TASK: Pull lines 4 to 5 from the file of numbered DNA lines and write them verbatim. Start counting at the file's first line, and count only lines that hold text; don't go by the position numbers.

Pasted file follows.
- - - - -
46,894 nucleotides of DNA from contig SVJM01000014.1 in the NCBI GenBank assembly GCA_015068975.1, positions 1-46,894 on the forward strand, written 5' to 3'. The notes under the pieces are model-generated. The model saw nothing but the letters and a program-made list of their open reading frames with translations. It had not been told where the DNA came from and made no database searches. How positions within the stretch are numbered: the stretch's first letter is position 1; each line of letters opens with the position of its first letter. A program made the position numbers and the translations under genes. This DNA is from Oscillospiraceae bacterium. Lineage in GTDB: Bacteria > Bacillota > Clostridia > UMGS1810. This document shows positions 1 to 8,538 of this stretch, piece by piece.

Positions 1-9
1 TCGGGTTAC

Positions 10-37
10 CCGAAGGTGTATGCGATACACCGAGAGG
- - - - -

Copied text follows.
Positions 10-37
10 CCGAAGGTGTATGCGATACACCGAGAGG